Biography of James Madison

Early life: Faith was a constant in Madison's life. His teachers were ministers. Furthermore, he pushed religious freedom, which to him was government staying out of religion in terms of allowing all denominations to worship how they chose. As a young lawyer, he defended Baptist ministers who were preaching without a license from the Anglican church (the established religion). Furthermore, he worked with Elijah Craig, a preacher, on constitutional guarantees of religious freedom. He served in the Virginia legislature and gained prestige in helping to draft the Virginia Statute for Religious Freedom. Madison served in the Continental Congress during the Revolution and in the Virginia House of Delegates after the war when the new states were under the Articles of Confederation.

Father of the Constitution: Madison took notes on the debates and discussions at the Constitutional Convention, which was in secrecy (windows nailed shut - if someone made a speech and the public heard, that person wouldn't be able to change his mind). Early on, Madison held up notes and said they were left in a tavern and he wanted to know who did it. No one claimed it, but after that there was complete secrecy. He was convinced that he had the best plan, which pushed for centralized power though he was fearful of the concentration of power and therefore wanted a check and balance on everything. He and Thomas Jefferson wanted a republic over a democracy (where people make all decisions directly) since in a republic voters elect people to make political decisions. He wanted there to be communication between legislators and the people (in other words transparency in government). He believed that a fatal flaw in a republic was the possible formation of a faction (today called interest groups and unions). He said that if factions existed, then any passion at any time could become law to benefit the faction. He believed the other flaw in a republic is that if people stop paying attention, the government can increase its power. Madison believed though that the Constitution guarded against factions due to elections and majority rule (in terms of factions controlling leaders). Overall, Madison favored a republic form of government since he believed that direct democracy would lead to mob rule. Madison was a true believer of self-government. He wanted a system of refining and enlarging the public views so that people were truly the rulers. He wanted to slow things down to keep communication between legislators and constituents (as opposed to today when legislators often try to pass things quickly saying there's an emergency without the people fully understanding what is being passed).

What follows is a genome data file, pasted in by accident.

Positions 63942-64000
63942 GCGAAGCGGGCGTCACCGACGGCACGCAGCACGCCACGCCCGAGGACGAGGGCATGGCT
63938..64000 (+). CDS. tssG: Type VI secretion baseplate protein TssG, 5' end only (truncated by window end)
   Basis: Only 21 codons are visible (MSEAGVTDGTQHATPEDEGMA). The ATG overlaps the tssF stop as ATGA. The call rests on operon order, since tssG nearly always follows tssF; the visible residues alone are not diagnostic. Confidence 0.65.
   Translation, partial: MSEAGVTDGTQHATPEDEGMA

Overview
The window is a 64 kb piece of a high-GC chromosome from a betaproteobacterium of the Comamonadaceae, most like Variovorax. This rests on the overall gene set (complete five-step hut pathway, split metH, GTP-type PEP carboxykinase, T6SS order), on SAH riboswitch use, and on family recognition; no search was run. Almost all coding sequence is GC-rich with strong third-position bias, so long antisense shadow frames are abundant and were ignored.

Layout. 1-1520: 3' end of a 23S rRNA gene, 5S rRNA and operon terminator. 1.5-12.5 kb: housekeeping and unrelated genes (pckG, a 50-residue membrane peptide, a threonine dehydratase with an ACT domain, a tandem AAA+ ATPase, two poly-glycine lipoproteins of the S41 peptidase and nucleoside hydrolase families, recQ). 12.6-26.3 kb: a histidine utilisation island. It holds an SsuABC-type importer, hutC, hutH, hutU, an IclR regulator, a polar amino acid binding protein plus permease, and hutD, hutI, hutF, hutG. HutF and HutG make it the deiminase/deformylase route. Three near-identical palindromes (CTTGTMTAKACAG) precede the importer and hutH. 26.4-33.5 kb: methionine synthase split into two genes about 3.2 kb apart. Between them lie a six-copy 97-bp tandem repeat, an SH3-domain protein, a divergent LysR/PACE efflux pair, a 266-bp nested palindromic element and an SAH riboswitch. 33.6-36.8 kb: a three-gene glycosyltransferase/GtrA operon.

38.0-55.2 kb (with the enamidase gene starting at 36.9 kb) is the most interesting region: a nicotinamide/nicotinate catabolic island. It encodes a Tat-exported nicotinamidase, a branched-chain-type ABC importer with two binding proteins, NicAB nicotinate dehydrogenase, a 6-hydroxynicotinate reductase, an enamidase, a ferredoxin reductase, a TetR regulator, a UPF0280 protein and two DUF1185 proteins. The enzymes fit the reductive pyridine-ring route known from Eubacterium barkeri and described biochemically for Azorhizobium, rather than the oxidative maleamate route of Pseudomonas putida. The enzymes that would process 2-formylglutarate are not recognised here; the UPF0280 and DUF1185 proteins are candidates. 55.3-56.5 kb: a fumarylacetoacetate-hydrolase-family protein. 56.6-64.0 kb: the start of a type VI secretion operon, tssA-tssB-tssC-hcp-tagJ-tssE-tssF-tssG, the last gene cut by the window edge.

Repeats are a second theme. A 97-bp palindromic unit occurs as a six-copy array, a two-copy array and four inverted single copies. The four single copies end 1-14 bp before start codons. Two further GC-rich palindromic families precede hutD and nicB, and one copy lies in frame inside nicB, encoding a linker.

Federalist Papers: The Federalist Papers were articles that supported the Constitution, which were written by Madison as well as John Jay and Alexander Hamilton. One of the major arguments of the Anti-Federalists, who were against the Constitution was the lack of a bill of rights. Madison agreed that if states ratified the Constitution, one of the first orders of business would be to put a bill of rights onto the Constitution.

Bill of Rights: Madison introduced the Bill of Rights in the first Congress. Initially, he didn't believe a bill of rights was necessary since the states had rights in their state constitutions and he worried that listing certain rights may lead future generations to believe rights not listed were not therefore rights. He liked freedom of the press, since he thought newspapers provided another check and balance to government power. The Bill of Rights were amended to the Constitution during the Washington Administration. Also, in the Washington Administration, political parties began from differences between Thomas Jefferson and Alexander Hamilton. Even though Madison was against factions, he saw some the idea of liberty in protecting them. He saw competing parties as something that could be good and could serve as a check and a balance. He was against bipartisanship and would be against parties compromising today since he believed compromising would mean abandoning one's beliefs.

Secretary of State: Madison was President Thomas Jefferson's chief foreign policy adviser. He assisted Jefferson in obtaining the Louisiana Purchase in 1803.

President: Madison easily defeated Charles Pinckney in 1808 to become the 4th president. The War of 1812 was the major event during the Madison Administration.

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